Princess Mononoke (1997)
‘Princess Mononoke’ Mythological References Explained
By: Domonique Cox-Salberg
A landmark in the world of animation, Princess Mononoke’s epic story and extremely complex philosophical script—while enjoyable—still leave a lot to uncover and understand. For that reason, this discussion will break down the real mythology and folklore referenced in Princess Mononoke, one of Miyazaki’s most celebrated works.
The Title and Meaning of ‘Mononoke’
Starting with the original Japanese title, Mononoke-hime is a general term for vengeful ghosts or spirits, and when fully translated, it is ‘princess of the spirit of vengeance.’
The Demon Nago
In the startling opening sequence, Prince Ashitaka’s village is attacked by a demon who we later learn was once a bore-god named Nago. Ruined by his own rage and fear after being shot by lady Bo and poisoned by the iron bullet in his body, Nago is noticeably covered in black worms.
A reference to the Japanese folklore, where sorcerers were known to use poisonous worm spells called koduko (worm toxin), was derived from poison spells used in Chinese black magic. To create koduku, sorcerers would mix several insects in a jar and let them kill one another until only one survived. The fluids of the insects that survived would be used to poison an individual with a curse that would control, torture, and eventually kill them.
Thus, the worms appear to be a visual representation of a tatari or curse; when the watchmen first see the demon, he calls him a tatari spirit. In Japanese folklore, a tatari is generally created by a vengeful spirit called who became this by holding on to a grudge. Nago’s hatred of humanity transformed him into a vengeful demon where his tatari infected Ashitaka and imbued him with the demonic strength we witness later in the film. However, the worms later appear more like snakes or eels, which could be influenced by Tsuchinoko—a malevolent snake-like spirit creature from Japanese folklore.
Ashitaka’s Village Origins
The place in which Ashitaka and his people live is based on a true historical group called the Emishi from Japan’s Northeastern regions, which is generally referred to as the Tohoku region. The Emishi tribe was known for their archery skill from horseback and not the red elk as in the film. Mainly because they are not native to Japan; however, it resembles a type of antelope from southern central Africa, where Miyazaki confirmed Princess Mononoke is set during the Muromachi period from 1336 to 1573.
Lady Eboshi’s Weapon’s
Lady Eboshi and her men use guns based on real weapons originating in China called fire Lance’s. A very early form of a gun was adopted and used in Japan long before the Portuguese introduced matchlock guns in 1543.
When the wolves are first introduced, the men call them inugami, the name for an evil dog spirit usually associated with black magic. Though, it is used as a derogatory term in the film. They are similar to the Japanese wolves called Okami, who went extinct around 1905. They were named Okami for their role in Japanese mythology as divine messengers or vehicles of the mountain gods, who were also thought of as guardians or guides. Moreover, their double tail is similar to a belief in Japanese and Chinese folklore typically attributed to fox spirits in Japanese folklore called the Kitsune and are known to grow extra tails the older and wiser they become. Although, other folklore specifies that for every century of the fox’s life, they can gain as many as nine tails.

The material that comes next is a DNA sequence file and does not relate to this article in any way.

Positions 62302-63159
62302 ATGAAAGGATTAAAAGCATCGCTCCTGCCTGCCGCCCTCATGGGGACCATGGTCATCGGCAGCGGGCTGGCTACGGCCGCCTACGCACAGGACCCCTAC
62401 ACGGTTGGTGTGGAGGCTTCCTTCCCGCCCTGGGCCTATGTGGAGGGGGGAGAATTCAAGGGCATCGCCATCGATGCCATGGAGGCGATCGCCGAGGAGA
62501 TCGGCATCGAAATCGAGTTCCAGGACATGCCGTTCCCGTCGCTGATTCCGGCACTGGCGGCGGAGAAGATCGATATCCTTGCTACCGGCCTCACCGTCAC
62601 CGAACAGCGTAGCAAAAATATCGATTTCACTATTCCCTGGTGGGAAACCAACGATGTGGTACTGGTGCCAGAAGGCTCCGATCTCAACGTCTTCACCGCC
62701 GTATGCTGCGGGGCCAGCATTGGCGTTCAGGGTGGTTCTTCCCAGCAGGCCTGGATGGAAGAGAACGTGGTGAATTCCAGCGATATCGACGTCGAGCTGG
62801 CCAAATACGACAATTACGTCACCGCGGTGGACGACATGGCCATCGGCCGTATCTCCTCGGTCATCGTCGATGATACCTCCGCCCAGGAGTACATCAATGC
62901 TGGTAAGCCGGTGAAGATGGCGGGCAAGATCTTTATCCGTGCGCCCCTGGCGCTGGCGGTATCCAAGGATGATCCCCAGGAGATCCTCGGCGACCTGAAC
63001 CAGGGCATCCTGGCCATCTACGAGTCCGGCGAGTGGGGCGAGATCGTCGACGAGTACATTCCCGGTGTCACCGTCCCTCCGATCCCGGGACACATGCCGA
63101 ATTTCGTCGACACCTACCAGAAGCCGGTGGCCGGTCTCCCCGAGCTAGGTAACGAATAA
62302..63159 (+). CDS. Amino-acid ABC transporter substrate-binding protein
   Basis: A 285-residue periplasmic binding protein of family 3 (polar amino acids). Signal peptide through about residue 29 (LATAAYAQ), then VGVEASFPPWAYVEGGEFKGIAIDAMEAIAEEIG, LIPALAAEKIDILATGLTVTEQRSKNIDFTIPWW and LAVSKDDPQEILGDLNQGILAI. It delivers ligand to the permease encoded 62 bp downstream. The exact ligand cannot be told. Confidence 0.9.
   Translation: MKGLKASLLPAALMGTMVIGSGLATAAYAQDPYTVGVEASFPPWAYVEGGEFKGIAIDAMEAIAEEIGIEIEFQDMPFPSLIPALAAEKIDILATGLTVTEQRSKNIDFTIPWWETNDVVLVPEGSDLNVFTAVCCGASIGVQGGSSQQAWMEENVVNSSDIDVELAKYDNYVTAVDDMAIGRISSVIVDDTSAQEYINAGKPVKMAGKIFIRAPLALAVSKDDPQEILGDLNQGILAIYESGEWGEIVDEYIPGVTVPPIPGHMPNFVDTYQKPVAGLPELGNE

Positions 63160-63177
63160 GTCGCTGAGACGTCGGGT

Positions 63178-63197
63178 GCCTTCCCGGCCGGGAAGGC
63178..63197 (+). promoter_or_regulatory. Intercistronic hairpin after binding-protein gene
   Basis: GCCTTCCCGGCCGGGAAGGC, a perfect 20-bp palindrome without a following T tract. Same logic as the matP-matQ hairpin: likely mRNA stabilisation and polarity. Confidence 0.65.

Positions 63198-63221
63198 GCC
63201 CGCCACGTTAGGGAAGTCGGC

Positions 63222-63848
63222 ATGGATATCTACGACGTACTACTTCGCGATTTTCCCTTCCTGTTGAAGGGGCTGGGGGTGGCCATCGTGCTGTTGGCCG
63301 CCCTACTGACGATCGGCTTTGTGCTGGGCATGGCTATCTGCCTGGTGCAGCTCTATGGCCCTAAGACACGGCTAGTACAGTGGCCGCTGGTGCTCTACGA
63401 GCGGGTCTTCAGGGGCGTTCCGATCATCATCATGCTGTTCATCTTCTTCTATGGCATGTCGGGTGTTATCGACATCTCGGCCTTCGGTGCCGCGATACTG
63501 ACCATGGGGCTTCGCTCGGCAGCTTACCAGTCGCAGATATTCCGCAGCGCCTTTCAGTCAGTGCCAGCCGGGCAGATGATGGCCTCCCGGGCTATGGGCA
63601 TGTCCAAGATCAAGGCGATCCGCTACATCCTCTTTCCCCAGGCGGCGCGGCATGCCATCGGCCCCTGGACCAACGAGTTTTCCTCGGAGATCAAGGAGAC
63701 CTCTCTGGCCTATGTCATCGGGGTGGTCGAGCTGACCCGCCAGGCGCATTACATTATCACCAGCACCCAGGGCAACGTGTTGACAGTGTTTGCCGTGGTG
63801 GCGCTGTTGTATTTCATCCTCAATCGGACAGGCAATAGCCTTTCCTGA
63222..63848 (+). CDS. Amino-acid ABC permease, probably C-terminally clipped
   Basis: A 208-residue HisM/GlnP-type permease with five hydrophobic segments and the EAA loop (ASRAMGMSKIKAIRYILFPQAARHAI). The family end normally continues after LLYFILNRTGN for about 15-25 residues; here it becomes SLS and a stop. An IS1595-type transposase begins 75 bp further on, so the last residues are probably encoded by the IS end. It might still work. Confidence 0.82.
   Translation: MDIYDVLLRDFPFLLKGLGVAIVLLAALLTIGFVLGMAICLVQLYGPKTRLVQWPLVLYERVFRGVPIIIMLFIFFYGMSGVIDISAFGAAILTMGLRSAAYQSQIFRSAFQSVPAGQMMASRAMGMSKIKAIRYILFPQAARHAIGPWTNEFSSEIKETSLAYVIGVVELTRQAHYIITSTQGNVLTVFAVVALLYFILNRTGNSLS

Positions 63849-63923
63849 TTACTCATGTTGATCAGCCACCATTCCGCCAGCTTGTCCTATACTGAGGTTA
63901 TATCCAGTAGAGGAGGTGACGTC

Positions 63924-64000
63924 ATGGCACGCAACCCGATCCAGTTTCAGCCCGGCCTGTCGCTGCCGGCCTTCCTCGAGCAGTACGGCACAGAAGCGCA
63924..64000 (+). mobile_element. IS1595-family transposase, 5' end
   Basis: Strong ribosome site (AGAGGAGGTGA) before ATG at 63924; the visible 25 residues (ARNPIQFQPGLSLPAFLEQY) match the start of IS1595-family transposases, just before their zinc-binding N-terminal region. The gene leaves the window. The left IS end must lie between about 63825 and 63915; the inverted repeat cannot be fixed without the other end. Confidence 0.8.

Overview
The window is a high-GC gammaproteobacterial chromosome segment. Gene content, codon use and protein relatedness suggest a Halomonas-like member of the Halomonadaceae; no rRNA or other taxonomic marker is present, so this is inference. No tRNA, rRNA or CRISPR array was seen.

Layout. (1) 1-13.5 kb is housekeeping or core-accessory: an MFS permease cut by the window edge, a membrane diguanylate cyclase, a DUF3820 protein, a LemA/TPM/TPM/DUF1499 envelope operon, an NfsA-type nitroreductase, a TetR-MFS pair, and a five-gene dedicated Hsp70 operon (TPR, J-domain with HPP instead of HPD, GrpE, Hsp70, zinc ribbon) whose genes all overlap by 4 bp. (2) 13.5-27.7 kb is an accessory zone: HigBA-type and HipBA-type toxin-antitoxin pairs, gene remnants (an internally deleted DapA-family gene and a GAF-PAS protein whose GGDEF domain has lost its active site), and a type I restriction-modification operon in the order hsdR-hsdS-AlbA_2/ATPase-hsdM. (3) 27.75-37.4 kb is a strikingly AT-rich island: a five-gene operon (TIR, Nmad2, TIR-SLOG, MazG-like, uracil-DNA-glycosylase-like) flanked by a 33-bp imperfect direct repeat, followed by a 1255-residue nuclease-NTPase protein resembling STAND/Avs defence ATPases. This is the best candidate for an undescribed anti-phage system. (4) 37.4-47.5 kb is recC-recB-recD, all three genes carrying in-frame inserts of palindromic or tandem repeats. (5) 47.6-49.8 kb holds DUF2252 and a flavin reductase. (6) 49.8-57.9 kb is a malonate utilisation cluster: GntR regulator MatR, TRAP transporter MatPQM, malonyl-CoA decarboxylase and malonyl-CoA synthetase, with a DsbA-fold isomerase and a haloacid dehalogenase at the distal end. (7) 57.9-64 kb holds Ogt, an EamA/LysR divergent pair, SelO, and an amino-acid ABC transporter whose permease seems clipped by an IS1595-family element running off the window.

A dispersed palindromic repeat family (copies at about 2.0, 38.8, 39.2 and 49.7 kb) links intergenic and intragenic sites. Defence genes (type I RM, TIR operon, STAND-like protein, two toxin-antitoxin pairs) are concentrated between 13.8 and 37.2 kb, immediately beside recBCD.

The Kodama or the tree spirits in Japanese folklore inhabit very old or special trees in the mountains and curse or bring death to anyone who cuts those trees. These spirits may appear as ghostly light, an animal, or a human.
San’s Tribal Design
Miyazaki has said in interviews Princess Mononoke and Castle in the Sky was influenced a more innocuous place compared to his usual references: a manga. The title is Mudmen, named after the real-life Asaro Mudmen tribe of Papua New Guinea, where the manga takes place. So, written and illustrated by manga artist Daijiro Morohoshi, the tribe is known for their masks and body-paint, which Miyazaki used elements of in the design of San’s mask and face paint.
Moreover, the forest is inspired by a trip that Miyazaki and the rest of Studio Ghibli took to the Japanese island of Yakushima, where Sika deer roam all over as in the movie.
In Japanese, Irontown is called tatara; a furnace used to smelt steel and iron in traditional Japanese ironwork similar to what we see portrayed in the film. This form of ironwork was essentially the most advanced technology of its time in Japan. Therefore, it served as a great statement of man’s gradual deviation from nature and corruption of it—the central theme and conflict at the heart of Princess Mononoke.
Then soon after San and Ashitaka leave Irontown, they encounter the ape tribe Japan who have a peaceful temperament and do not want to interfere between the gods of the forest and Irontown. Their dynamic is similar to monkey spirits in 8th-century Japanese folklore, which depicts them as mediators between humans and the gods.
Nightwalker & Forest Spirit
In the form of a gigantic nightwalker, the forest spirit is called a Deidarabotchi, a giant yokai of Japanese folklore. It is rumored to be so huge; its feet created lakes or ponds each time it took a step in one. Soon after the nightwalker spirit is introduced, the forest spirit can be seen in the form of a deer called Shishigami, which means deer god and is known for being the god of life and death.
Additionally, in Shinto, deer are thought of as messengers or vehicles of the gods akin to Okami. Altogether, the forest spirit can choose to give life and represents a mystery of wonder and danger—something needed to be both respected and feared.